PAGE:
BOSTON (AP) — Prosecutors in Massachusetts sued Monday to block federal authorities from making arrests at courthouses of people suspected of being in the country illegally, arguing the practice is making it harder for them to hold defendants accountable and get justice for victims.
The top prosecutors for Suffolk County, which includes Boston, and Middlesex County say in the lawsuit joined by public defenders and others that some cases are grinding to a halt because witnesses, victims or defendants are too afraid to come to courts staked out by immigration agents.
“When we cannot hold anyone accountable for their actions — let me be clear — that is not justice and not one person in this commonwealth is safer because of that practice,” Middlesex County District Attorney Marian Ryan told reporters.
The federal lawsuit, believed to be the first of its kind in the country, is the latest fight between state and federal authorities over President Donald Trump’s stepped-up immigration efforts.
It comes days after federal prosecutors in Massachusetts charged a state court judge and former court officer with obstruction of justice for allegedly helping a man sneak out a back door of the courthouse to evade a waiting immigration agent.
Such courthouse arrests, which immigrant advocates say have increased across the country under Trump, have led to protests by lawyers representing immigrants and calls for an end to the policy from current and retired judges . Earlier this month, New York state courts officials barred immigration agents from making arrests inside courthouses without judicial warrants or orders.
The Trump administration has said it’s only going to halls of justice for certain targets, like public safety threats, and that courthouses are among the safest places to arrest immigrants because visitors typically have to go through metal detectors.
A U.S. Immigration and Customs Enforcement spokesman declined to comment Monday.
But Bristol County Sheriff Thomas Hodgson slammed prosecutors for bringing the case, saying they should be “working with law enforcement instead of partnering with criminal illegal immigrants.”
The lawsuit seeks to bar federal authorities from arresting people for civil immigration violations while they’re coming to, leaving or are inside a courthouse. The lawsuit does not aim to block immigration agents from arresting people who are brought in court while in state custody on a criminal charge.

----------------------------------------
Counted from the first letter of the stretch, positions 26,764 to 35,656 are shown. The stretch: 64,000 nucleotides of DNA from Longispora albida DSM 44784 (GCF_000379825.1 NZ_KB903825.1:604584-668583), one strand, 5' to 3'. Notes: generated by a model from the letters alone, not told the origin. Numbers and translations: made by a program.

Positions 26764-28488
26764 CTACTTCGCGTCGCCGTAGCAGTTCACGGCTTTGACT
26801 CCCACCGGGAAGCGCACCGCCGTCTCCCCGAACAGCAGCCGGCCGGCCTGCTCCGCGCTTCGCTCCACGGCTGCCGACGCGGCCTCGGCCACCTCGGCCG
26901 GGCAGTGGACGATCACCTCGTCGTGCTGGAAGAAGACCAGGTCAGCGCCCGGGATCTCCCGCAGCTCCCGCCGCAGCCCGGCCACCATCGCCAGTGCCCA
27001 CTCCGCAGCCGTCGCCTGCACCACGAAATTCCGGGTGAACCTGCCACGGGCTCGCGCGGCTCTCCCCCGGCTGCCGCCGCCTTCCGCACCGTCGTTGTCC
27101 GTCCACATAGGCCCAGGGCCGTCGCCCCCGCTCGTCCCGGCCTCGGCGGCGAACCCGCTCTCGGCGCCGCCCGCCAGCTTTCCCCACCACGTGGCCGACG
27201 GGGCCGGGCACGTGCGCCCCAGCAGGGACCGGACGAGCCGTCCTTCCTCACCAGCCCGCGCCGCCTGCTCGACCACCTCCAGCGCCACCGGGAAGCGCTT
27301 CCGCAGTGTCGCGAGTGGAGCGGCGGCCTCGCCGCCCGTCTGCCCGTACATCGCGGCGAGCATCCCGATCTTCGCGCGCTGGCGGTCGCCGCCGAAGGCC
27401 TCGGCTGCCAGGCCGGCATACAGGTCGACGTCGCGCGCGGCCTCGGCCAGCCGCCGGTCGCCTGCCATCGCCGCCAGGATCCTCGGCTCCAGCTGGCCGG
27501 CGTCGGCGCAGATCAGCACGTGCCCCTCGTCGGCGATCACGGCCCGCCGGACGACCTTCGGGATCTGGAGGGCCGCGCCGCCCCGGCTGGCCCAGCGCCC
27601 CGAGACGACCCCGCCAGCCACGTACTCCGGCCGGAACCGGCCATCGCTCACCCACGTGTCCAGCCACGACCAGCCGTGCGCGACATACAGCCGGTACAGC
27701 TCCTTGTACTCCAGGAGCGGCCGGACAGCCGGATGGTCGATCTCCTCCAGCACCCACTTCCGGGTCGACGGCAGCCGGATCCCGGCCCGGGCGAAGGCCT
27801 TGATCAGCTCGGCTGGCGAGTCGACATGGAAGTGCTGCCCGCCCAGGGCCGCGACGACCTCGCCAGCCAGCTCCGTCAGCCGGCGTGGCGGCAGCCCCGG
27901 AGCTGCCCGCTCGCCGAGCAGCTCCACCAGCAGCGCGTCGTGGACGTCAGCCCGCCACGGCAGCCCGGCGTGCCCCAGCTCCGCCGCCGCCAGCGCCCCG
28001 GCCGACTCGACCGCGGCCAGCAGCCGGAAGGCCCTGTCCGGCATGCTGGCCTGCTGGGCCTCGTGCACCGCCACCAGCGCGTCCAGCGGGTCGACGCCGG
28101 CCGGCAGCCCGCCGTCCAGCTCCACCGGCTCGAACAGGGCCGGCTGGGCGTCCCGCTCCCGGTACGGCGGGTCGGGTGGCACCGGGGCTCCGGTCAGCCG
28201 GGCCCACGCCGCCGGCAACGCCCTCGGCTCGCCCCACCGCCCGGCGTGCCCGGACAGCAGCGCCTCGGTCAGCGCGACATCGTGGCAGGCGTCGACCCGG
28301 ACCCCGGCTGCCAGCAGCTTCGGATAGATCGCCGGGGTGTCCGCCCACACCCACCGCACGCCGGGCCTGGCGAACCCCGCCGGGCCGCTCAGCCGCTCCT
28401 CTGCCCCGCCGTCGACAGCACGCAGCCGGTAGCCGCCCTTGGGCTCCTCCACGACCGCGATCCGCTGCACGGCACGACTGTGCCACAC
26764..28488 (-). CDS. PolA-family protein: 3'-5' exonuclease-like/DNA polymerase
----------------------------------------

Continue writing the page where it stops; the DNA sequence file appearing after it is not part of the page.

Ivan Espinoza-Madrigal of Lawyers for Civil Rights, one of the groups bringing the case, said it’s the first federal lawsuit challenging ICE’s practice of courthouse arrests.
“This case creates a blueprint for advocates across the country who want to protect immigrants,” the executive director said.
A judge on Massachusetts’ highest court last year rejected a similar state court case that sought to bar agents from arresting immigrants at courthouses.
Among other things, the federal lawsuit argues that the practice violates the constitutional right to access the courts.
“I am not asking nor am I intending to interfere with the federal government when they engage in and exercise their lawful authority,” Suffolk County District Attorney Rachael Rollins said. “I simply ask that they pay us the same respect and not interfere with ours.”
Lawyers said they don’t have data on how many cases have been disrupted by ICE arrests, but say immigration arrests are reported at courthouses across the state several times a week. Ryan said her office has seen two cases that were interrupted because someone needed in court disappeared during the day.
The complaint cites several cases of victims being too afraid to come forward because of the courthouse arrests. For example, immigrants who were duped into investing in a shell company have refused to bring a case against the fraudster to get their money back because they fear they could be arrested and deported if they have to show up in court, the lawsuit says.
“Our courts are places where individuals, regardless of income or influence or status must be able to seek justice, to exercise their constitutional rights, to seek safety from physical harm or compensation for economic harm,” said Wendy Wayne, director of the immigration impact unit at Massachusetts’ public defender agency, the Committee for Public Counsel Services.
By ALANNA DURKIN RICHER
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